Consumer inflation has been on the rise, with the latest Consumer Price Index for March showing inflation at the highest level since 1981. So why does this matter?
Besides causing higher prices, inflation is the arch enemy of fixed investments like Mortgage Bonds because it erodes the buying power of a Bond's fixed rate of return. If inflation is rising, investors demand a rate of return to combat the faster pace of erosion due to inflation, causing interest rates to rise as we’ve seen this year.
Note that there are two main reports that measure inflation at the consumer level: the Consumer Price Index (CPI) and Personal Consumption Expenditures (PCE). Both CPI and PCE are each reported on a monthly basis and both reports will give us the data for the previous month (e.g., an inflation report that is released in April will give a reading of inflation for March).
The CPI and PCE reports have two main components: Headline Inflation (overall inflation) and Core Inflation, which strips out volatile food and energy prices. CPI measures prices on a fixed basket of goods and has a significant weighting towards housing and out of pocket medical expenses.
On Tuesday, the Bureau of Labor Statistics reported that Headline CPI rose by 1.2% in March. This pushed the year over year reading higher from 7.9% to 8.5%, which is the hottest reading in 41 years.
Core (CPI), which again strips out volatile food and energy prices, rose by 0.3%. As a result, year over year Core CPI increased from 6.4% to 6.5%, which was a bit less than expected. The Headline inflation jump was expected due to rising oil and food prices, but the Core reading was cooler than anticipated and garnered a positive reaction in the Bond market when the data was released on Tuesday.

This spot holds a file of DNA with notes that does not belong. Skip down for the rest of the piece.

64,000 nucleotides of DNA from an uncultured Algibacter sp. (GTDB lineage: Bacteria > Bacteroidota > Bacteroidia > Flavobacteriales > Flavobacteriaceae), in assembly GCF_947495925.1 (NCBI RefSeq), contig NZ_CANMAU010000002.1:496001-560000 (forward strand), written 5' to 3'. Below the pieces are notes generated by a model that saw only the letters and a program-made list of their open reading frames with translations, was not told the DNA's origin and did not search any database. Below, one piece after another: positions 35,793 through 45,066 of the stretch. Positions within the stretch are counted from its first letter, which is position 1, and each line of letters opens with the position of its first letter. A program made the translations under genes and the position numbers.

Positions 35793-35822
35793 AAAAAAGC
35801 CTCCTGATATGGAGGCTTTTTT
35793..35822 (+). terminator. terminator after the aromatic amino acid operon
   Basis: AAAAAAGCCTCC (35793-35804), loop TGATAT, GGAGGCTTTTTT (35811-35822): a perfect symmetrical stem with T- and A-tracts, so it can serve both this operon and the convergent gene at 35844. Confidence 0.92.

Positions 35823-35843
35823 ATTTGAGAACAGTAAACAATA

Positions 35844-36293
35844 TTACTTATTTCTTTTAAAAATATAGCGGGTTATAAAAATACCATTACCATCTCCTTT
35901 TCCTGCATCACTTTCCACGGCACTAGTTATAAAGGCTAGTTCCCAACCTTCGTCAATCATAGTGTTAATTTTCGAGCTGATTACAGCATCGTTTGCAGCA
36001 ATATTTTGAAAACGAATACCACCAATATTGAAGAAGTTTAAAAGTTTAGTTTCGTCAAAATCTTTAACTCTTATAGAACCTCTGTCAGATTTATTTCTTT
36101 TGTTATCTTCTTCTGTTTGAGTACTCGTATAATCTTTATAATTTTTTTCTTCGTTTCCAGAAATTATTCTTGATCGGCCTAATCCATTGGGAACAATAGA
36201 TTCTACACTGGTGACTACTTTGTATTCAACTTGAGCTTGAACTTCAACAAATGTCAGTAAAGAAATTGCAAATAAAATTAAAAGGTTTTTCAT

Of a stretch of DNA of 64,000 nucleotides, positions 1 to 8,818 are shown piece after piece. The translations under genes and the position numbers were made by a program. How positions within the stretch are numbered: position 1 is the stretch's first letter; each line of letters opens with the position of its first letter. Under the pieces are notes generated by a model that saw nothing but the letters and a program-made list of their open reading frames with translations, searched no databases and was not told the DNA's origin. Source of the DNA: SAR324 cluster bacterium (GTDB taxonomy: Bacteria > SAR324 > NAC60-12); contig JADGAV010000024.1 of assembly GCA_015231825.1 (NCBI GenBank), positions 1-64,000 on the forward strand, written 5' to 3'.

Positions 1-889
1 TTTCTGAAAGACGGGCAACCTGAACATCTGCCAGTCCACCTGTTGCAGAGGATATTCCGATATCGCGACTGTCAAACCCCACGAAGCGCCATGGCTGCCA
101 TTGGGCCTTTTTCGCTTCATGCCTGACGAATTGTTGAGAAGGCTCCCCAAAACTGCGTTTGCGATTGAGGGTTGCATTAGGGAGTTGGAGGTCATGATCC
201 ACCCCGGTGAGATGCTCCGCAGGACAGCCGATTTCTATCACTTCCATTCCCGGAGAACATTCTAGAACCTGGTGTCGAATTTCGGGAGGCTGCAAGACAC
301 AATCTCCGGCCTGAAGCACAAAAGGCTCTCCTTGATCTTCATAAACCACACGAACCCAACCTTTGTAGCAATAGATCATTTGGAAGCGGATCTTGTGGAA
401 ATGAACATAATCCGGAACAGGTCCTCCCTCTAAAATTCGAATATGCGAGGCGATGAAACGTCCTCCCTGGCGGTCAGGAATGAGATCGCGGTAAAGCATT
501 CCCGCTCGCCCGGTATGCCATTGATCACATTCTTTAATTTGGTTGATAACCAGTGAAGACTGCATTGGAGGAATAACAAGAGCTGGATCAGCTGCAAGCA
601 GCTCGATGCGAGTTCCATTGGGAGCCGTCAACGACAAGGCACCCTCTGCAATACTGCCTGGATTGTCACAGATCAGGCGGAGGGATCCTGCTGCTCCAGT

Within the report, rents rose 0.4% in March and increased from 4.2% to 4.4% on a year over year basis. While this data has started to increase, the CPI report is still not capturing the double digit increases year over year that many other rent reports are showing.
Owners’ equivalent rent also increased 0.4% and the year over year figure rose from 4.3% to 4.5%. However, note that this data is based on a survey that asks homeowners, “If someone were to rent your home today, how much do you think it would rent for monthly, unfurnished and without utilities?” Understandably, this is very subjective and many people would be guessing these amounts so while this data tries to capture the rise in home prices, it does a poor job.
Some other notable price increases since last year include food (+9%), gasoline (+48%) and used cars (+35%).
Inflation became a big and widespread issue last year due in large part to the ongoing supply chain issues caused by the pandemic. More recently, the war in Ukraine has impacted the price of oil and other commodities. Ukraine has also been planting 20-30% less crops due to the conflict, which is a huge amount and will lead to a lesser harvest in the summer/fall and add to pricing pressures.
Food prices have also been rising here in the U.S and of particular note, 23 million chickens just had to be put down due to bird flu, which will likely contribute to higher poultry prices in the coming months. Anyone who has gone out to eat lately has seen the increased costs being passed on. The rise in food prices may cause a larger disparity between headline and core inflation in the months to come.
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